Please Note: This article is written for users of the following Microsoft Word versions: 97, 2000, 2002, and 2003. If you are using a later version (Word 2007 or later), this tip may not work for you. For a version of this tip written specifically for later versions of Word, click here: Converting Text to Uppercase in a Macro.

Converting Text to Uppercase in a Macro

by Allen Wyatt
(last updated October 8, 2012)


There are two ways you can convert text to uppercase in Word, within a macro. The first is to use the AllCaps property and the second is to use the Case property. The following shows how to use both methods.

Selection.Font.AllCaps = True
Selection.Range.Case = wdUpperCase

Both of these statements assume you have selected the text to be changed prior to issuing the statements. The difference between them is that the AllCaps property controls only the formatting of the text—it only appears as uppercase. The Case property, on the other hand, actually changes the letters in the selection so they are uppercase.

WordTips is your source for cost-effective Microsoft Word training. (Microsoft Word is the most popular word processing software in the world.) This tip (1723) applies to Microsoft Word 97, 2000, 2002, and 2003. You can find a version of this tip for the ribbon interface of Word (Word 2007 and later) here: Converting Text to Uppercase in a Macro.

Author Bio

Allen Wyatt

With more than 50 non-fiction books and numerous magazine articles to his credit, Allen Wyatt is an internationally recognized author. He  is president of Sharon Parq Associates, a computer and publishing services company. ...


Alphabetizing Worksheet Tabs

As yo get more and more worksheets into a workbook, you'll find yourself moving them around into different sequences. You ...

Discover More

Forcing Dates Forward

Want to push a date to some pre-defined day of the month? Here's some ways to force the issue.

Discover More

Using Graphics to Represent Data Series

You can spice up your bar chart by using a graphic, of your choosing, to construct the bars. This tip shows how easy it ...

Discover More

Do More in Less Time! Are you ready to harness the full power of Word 2013 to create professional documents? In this comprehensive guide you'll learn the skills and techniques for efficiently building the documents you need for your professional and your personal life. Check out Word 2013 In Depth today!

More WordTips (menu)

Resetting Character Formatting in a Macro

Want your macro to get rid of the formatting applied to a selection of text? It's easy enough to do using the Reset ...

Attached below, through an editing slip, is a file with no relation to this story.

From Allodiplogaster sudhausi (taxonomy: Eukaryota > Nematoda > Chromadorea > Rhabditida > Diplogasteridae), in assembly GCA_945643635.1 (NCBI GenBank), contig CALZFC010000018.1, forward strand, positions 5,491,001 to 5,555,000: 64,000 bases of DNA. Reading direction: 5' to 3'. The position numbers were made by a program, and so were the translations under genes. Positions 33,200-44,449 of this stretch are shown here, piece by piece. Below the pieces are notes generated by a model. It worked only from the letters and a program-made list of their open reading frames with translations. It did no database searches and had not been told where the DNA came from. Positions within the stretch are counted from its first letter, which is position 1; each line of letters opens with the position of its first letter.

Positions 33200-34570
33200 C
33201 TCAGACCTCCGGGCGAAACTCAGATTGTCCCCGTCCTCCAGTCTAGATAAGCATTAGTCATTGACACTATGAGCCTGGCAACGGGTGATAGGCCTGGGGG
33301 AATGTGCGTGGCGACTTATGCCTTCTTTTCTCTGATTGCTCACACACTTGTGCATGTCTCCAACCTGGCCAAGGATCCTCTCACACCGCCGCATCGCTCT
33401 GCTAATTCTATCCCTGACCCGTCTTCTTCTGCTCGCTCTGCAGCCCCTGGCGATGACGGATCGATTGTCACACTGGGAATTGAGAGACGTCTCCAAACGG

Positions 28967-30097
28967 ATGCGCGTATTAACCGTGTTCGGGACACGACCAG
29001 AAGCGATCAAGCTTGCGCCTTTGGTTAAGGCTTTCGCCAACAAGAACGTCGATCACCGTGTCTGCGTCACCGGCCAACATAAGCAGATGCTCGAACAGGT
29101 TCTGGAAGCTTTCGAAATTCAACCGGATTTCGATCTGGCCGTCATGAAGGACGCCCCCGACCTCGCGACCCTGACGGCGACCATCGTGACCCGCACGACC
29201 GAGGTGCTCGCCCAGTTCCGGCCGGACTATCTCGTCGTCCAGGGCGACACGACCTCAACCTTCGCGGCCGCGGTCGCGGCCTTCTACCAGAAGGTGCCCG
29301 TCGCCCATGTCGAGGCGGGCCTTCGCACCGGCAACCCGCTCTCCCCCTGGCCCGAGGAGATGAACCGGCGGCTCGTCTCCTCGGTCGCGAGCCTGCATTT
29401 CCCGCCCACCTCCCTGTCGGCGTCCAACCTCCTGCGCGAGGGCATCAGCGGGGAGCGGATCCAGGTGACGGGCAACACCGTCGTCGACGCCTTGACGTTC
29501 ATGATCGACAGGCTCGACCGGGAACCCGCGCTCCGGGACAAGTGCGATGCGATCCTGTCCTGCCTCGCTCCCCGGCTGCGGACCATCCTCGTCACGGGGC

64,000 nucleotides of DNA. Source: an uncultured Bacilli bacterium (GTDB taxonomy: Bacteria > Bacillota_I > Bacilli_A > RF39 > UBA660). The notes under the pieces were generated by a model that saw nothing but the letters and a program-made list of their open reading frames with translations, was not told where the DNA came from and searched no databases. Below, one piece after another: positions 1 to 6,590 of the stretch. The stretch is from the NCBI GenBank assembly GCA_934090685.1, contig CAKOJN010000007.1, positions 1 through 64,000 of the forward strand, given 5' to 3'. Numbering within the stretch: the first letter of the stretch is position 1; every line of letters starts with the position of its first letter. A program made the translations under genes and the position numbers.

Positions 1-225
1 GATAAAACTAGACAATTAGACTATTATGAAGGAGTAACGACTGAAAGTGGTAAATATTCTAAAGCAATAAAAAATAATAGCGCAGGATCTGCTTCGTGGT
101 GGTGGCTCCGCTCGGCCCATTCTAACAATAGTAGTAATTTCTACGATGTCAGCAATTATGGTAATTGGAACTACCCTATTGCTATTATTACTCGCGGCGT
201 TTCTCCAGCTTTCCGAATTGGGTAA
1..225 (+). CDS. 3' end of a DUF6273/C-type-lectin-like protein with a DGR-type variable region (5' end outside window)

Discover More

Creating a Document Font List

If you want a list of all the fonts used in a document, the answer isn't as simple as you may think. This tip uses macros ...

Discover More

Counting the Instances of a Text String

Sometimes it is helpful to know how often a particular phrase appears within a document. If you need to know such a ...

Discover More

FREE SERVICE: Get tips like this every week in WordTips, a free productivity newsletter. Enter your address and click "Subscribe."

View most recent newsletter.


If you would like to add an image to your comment (not an avatar, but an image to help in making the point of your comment), include the characters [{fig}] in your comment text. You’ll be prompted to upload your image when you submit the comment. Maximum image size is 6Mpixels. Images larger than 600px wide or 1000px tall will be reduced. Up to three images may be included in a comment. All images are subject to review. Commenting privileges may be curtailed if inappropriate images are posted.

What is four less than 8?

2017-08-08 09:26:55

John Davidson

Later ... I tried:

Sub Test()
Dim sFont As String

sFont = Selection.Font.Name
Selection.Range.Case = wdNextCase
Selection.Font.Name = sFont
End Sub

But changing the font in this way doesn't change the SimSun font back again to the original font. If I do it manually, the font is changed but not using VBA.

Any thoughts anyone?

2017-08-08 07:06:14

John Davidson

Use of Word's Change Case command or using VBA's 'Selection.Range.Case = wdLowerCase' or 'Selection.Range.Case = wdNextCase' changes the font of some diacritical characters to SimSun

For instance, try changing the case of dǎoyǐn.

Is there a way to prevent Word from doing this? The only way I can think of is to turn the ChangeCase command into a VBA routine that checks the font of the selected text and resets it after changing the case.

This Site

Got a version of Word that uses the menu interface (Word 97, Word 2000, Word 2002, or Word 2003)? This site is for you! If you use a later version of Word, visit our WordTips site focusing on the ribbon interface.

Newest Tips

FREE SERVICE: Get tips like this every week in WordTips, a free productivity newsletter. Enter your address and click "Subscribe."

(Your e-mail address is not shared with anyone, ever.)

View the most recent newsletter.